How to find out whether your dog’s food may be giving him allergies
If you suspect your dog’s food may be giving him allergies, you can try feeding him a special diet to determine what is giving him trouble. The diet is composed of food that is scientifically created with very low-molecular-weight proteins. Proteins below a certain molecular weight are thought to be incapable of causing food allergies. You can find this food, in wet and dry formulas, online and at many veterinarians’ offices. If after six weeks of feeding this special diet, you find that your dog’s allergy symptoms are alleviated, it’s safe to assume that his food is the cause of these symptoms. To determine which ingredient is the culprit (usually by-products from meat and poultry sources), reinforce each one into the diet to see if your dog’s symptoms recur.
Check the ingredients list on your regular dog food label, and add each item-chicken, turkey, corn, bulgur wheat, potato or rice, for example into the special diet one at a time, every three weeks. At each meal, add ten percent of the test food to the bowl, and reduce the special diet by ten percent. Obviously, you won’t be testing the chemicals but you can eliminate quite a few ingredients once you have determined which ones caused the allergy. If your dog has no reaction to the added ingredients, the culprit is likely a chemical or by-product- which you will want to eliminate along with corn, wheat, sugar and salt from your dog’s diet, indefinitely. Don’t be surprised, however, if you find several ingredients cause a reaction. Once you have kaneles discovered the allergens, search out high-quality dog foods that do not contain these ingredients. Your dog may find an allergy-free or vet-recommended diet to be bland but a bland diet is better than a miserable dog! As long as he is drinking plenty of water, don’t be alarmed of he doesn’t take to it right away. When he gets hungry enough, he will venture into the new food for a nibble. Eventually, he will adjust to his new diet especially if you compensate with some yummy, allergy-free treats!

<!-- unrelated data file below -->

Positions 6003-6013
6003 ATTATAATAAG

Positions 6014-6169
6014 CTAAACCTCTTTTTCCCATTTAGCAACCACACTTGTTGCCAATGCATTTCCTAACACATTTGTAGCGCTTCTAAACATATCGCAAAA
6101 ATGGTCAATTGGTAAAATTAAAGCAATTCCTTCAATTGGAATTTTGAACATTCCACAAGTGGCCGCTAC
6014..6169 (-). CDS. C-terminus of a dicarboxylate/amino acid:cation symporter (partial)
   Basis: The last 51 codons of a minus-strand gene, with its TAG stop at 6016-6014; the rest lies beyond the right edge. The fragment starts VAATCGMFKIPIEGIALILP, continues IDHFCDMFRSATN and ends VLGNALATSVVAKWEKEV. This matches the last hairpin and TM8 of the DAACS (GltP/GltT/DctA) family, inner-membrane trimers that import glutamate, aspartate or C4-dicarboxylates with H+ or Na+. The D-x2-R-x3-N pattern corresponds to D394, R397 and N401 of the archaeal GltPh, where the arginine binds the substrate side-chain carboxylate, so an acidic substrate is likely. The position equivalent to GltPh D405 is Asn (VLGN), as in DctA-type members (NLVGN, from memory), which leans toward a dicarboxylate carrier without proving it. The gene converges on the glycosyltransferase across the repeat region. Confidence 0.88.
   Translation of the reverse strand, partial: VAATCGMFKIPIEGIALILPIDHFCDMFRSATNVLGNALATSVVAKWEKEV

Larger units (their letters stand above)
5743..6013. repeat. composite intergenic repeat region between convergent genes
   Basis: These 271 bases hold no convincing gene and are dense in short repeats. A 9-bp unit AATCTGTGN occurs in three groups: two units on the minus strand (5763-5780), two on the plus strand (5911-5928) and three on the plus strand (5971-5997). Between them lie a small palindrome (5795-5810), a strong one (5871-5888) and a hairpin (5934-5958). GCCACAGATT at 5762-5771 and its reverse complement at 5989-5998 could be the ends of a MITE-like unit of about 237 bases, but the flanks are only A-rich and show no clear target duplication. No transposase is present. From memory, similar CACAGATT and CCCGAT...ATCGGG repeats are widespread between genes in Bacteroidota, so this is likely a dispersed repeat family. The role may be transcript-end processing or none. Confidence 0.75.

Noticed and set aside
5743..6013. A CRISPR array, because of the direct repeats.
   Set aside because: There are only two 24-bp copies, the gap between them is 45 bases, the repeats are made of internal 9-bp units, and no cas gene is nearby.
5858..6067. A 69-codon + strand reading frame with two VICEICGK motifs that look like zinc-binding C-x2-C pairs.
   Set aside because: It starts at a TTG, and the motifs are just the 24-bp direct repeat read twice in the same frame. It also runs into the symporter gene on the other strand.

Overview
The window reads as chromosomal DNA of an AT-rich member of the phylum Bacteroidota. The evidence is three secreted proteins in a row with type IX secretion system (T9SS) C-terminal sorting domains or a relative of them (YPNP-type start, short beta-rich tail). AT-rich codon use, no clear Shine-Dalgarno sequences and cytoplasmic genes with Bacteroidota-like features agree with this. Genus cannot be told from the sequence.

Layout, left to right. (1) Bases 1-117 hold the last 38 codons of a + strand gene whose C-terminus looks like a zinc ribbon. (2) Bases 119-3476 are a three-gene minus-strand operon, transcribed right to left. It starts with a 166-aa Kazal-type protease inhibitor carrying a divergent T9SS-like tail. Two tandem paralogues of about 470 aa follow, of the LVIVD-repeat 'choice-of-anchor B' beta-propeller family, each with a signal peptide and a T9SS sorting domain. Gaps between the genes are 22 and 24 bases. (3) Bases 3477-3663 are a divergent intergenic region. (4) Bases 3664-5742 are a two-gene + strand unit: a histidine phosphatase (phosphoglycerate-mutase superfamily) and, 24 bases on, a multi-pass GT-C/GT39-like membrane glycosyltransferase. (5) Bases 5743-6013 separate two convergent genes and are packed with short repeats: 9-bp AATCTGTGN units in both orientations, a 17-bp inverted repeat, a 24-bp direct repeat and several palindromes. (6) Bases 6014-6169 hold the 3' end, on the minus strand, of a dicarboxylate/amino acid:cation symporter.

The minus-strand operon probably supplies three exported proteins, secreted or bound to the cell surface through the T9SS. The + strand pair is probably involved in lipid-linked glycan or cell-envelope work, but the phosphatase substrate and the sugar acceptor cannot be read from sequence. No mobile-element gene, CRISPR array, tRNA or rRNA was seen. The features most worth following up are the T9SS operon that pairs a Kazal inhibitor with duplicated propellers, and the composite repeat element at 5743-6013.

In addition to causing food allergies, a sugar high diet also affects your dog’s mood, energy and hunger levels. A sugar high can cause a dog to be hyper and unfocused, and a dog must be focused in order to learn. Many owners mistaken their dogs to be ill-mannered and uncooperative when in fact, their behavior may be food-related.
Many dog foods contain unnecessary chemical preservatives such as butylated hudroxyanisole (BHA), butylated hydroxytoluene (BHT) and ethoxyquin. Although human food also contains BHA and BHT, we consume much less than a dog does in his average 15-year life span. Chemical preservatives are commonly used by large manufacturers in large dosage because their products are made in huge quantities and distributed all over the world, often sitting for long periods of time on store shelves or in warehouses where extreme temperatures can alter the quality of the product.
Dog foods containing natural preservative alternative such as Vitamin E does not hold up long. That is why all-natural pet food manufacturers produce smaller quantities so that their products are more likely to stay fresh till sold. Dog food preserved with mixed tocopherols (Vitamin E) generally has a shelf life of about six months, so use this kind of dog food right away. If you are looking for a new food for your dog, visit a pet food store and ask the employee to recommend a food devoid of the ingredients discussed in this article.